Sunday, March 11, 2012

The Hidden Disadvantages of E-Book 'Ownership'

In almost every class I've had, there's been ample talk among my fellow library school students about e-books vs. traditional books. At some point during the discussion, someone will say, "It's so much easier when I travel. I don't have to carry a bag full of books anymore - I just carry my e-reader." Then someone else will say, "I just can't ever see owning an e-reader. I love the smell of books. I love turning pages." And the discussion will go on.

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Personally, I don't have an e-reader. Even though more and more friends and family members are buying Nooks and Kindles, I've chosen not to - not necessarily because I have anything against e-readers. I've just never been much of an electronics person. Also, I'm happy with my traditional books. But I can understand the appeal of e-books (especially on moving day!), so I don't knock loved ones who love their e-readers. It seems like there is plenty to love about them. There seems to be a lot not to love about them, too - at least according to a recent Consumerist article, which you can read below. * March 6, 2012

Here Are a Few Important Things E-Book Sellers Aren't Bragging About


By Mary Beth Quirk

Glancing at your bulging bookshelf and then over at your slim reader might make you wonder if paper books will someday go the way of the dinosaur in favor of e-books. For a few reasons at least, hang on to those paper copies, as there are still some drawbacks to reading electronic fare.

SmartMoney goes through 10 things e-book sellers won't tell you, presenting a case for those who still like physical copies of their literature.

There's no such thing as "one-reader-fits all": Switching from one brand of e-reader to another isn't going to be easy, at least when it comes to bringing along all the books you've already purchased. Publishers say they aren't really your books, you've only bought access to them. And if you could just copy a book from one device to another, what's to keep someone from handing out "free" books to all of their friends? Better to just pick one brand and stick with it.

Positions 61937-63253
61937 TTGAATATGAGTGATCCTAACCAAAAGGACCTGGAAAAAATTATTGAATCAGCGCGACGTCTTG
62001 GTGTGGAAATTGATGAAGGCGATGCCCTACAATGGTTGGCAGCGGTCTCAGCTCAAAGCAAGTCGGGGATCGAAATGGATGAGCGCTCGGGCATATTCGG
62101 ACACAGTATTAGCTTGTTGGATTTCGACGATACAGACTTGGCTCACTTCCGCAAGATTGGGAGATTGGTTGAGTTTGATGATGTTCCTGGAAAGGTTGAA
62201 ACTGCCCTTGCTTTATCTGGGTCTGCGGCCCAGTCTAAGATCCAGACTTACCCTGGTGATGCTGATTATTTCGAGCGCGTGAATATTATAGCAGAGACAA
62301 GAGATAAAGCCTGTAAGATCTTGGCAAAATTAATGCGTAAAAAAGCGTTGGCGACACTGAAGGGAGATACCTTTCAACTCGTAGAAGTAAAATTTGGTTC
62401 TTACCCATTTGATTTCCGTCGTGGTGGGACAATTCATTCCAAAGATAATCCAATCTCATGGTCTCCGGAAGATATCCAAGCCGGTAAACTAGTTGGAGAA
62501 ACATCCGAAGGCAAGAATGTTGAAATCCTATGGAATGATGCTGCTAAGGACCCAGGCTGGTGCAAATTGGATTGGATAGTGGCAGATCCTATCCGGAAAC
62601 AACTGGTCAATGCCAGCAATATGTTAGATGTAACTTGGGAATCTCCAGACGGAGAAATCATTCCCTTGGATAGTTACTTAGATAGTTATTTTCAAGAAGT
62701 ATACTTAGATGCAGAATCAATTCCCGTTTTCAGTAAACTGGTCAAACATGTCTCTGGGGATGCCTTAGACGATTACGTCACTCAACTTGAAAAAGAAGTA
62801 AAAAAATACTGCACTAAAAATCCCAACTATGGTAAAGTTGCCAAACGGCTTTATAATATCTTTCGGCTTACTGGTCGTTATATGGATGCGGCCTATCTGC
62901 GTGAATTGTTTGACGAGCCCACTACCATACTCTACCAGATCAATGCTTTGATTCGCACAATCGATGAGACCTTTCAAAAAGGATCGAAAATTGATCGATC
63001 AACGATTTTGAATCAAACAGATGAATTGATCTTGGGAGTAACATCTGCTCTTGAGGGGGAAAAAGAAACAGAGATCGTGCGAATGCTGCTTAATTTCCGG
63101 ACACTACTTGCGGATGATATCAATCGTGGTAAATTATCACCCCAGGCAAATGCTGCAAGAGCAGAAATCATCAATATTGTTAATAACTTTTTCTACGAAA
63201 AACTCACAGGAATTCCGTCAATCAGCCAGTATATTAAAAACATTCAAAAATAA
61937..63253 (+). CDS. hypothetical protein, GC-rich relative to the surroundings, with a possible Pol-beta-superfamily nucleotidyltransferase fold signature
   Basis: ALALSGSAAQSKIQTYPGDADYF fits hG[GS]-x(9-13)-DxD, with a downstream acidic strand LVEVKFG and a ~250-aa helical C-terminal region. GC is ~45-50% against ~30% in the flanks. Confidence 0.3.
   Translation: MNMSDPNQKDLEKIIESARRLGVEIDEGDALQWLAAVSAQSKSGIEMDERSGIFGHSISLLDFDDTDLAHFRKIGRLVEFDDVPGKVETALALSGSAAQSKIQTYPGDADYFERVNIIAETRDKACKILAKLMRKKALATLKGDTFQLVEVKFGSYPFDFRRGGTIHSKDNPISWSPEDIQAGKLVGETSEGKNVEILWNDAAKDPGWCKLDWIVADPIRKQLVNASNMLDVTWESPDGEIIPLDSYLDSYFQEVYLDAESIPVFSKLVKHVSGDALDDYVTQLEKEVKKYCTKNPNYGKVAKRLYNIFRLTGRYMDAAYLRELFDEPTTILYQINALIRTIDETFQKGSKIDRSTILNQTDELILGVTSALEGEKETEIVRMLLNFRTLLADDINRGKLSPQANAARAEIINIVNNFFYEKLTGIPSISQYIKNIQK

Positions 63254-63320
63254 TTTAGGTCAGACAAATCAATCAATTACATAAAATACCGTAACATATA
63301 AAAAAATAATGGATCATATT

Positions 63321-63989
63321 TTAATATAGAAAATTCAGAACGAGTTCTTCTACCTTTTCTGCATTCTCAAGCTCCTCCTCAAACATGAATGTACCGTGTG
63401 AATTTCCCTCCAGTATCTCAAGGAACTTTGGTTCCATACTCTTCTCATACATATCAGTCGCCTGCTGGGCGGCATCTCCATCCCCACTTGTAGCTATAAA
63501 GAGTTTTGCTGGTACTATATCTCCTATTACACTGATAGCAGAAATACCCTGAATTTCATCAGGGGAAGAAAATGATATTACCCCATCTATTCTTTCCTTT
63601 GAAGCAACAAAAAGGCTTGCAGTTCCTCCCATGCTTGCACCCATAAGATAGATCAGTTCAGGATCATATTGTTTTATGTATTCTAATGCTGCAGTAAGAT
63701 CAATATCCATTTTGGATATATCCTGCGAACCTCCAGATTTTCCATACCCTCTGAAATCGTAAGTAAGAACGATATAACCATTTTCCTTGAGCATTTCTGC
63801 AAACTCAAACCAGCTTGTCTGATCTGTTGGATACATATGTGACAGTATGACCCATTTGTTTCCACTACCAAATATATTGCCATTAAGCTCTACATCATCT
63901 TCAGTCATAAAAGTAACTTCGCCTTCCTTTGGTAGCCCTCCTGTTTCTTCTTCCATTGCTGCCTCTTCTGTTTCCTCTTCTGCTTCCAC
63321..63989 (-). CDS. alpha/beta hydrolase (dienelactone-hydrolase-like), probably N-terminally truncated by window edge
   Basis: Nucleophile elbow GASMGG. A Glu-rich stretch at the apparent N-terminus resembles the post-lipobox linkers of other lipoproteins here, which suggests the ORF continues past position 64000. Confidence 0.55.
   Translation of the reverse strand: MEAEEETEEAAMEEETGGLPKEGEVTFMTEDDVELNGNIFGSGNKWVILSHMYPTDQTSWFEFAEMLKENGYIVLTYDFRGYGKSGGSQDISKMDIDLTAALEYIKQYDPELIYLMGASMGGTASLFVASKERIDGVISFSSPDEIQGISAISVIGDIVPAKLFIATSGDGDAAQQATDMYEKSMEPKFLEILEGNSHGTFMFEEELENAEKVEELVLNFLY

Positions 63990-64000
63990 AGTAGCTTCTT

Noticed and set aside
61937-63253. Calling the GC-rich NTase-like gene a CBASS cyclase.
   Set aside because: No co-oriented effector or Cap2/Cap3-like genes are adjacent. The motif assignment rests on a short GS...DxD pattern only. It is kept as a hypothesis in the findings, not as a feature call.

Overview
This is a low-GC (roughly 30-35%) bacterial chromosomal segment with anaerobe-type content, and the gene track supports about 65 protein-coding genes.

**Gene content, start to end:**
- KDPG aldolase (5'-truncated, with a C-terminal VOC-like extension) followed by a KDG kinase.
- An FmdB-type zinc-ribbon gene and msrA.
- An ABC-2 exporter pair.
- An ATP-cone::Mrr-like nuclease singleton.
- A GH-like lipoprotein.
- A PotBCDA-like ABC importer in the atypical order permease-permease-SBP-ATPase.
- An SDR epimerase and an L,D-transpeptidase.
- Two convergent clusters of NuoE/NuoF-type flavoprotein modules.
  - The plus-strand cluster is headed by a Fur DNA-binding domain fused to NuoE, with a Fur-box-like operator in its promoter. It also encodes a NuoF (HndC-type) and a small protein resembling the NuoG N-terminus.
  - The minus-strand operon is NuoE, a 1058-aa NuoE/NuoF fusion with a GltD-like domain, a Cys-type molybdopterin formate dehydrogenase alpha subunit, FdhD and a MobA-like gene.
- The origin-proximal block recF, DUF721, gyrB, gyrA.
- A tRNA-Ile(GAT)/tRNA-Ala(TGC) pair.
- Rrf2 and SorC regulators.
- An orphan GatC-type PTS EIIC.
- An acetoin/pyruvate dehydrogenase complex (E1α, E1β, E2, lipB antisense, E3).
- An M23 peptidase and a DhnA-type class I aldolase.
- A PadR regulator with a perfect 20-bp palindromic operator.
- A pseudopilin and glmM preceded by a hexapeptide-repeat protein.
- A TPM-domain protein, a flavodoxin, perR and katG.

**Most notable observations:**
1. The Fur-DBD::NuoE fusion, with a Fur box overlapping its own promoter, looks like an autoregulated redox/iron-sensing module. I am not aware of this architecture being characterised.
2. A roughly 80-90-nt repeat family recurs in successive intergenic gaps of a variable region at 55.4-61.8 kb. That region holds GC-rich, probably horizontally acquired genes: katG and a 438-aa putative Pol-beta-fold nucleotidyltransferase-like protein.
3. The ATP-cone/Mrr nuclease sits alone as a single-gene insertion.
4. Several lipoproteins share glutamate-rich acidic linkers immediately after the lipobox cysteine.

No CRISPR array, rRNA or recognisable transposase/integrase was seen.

Sales are fleeting: E-books can be repriced easier than regular books, since there aren't any concerns like physical inventory and there's only one point-of-sale system to deal with. That means a sale can happen in the flash of an eye and then be gone again before you know it. Definitely not the same as browsing the dollar bin and scoring a copy of Pride and Prejudice.

E-books are getting more expensive: Competing with physical books used to keep prices down on e-books, but these days, many are selling for only a few bucks less than their paper counterparts. The six biggest publishers have been engaged in "agency pricing," and are under investigation for that practice. which lets them set the price of any book.

Borrowing from the library ain't easy: Think you can just borrow books from your library via an e-reader app? It's not that great — bestsellers are rarely available and the selection doesn't encompass that many books. Only about two-thirds of public libraries even offer e-book borrowing, and a small percentage of their catalogs are available, at that. This is partly due to publishers not allowing their e-books to be lent out at all or attempting to restrict the number of times a library can lend out a particular book before repurchasing rights to it.

For more things e-book publishers aren't telling you, check out SmartMoney.

10 Things E-Books Won't Tell You [SmartMoney]

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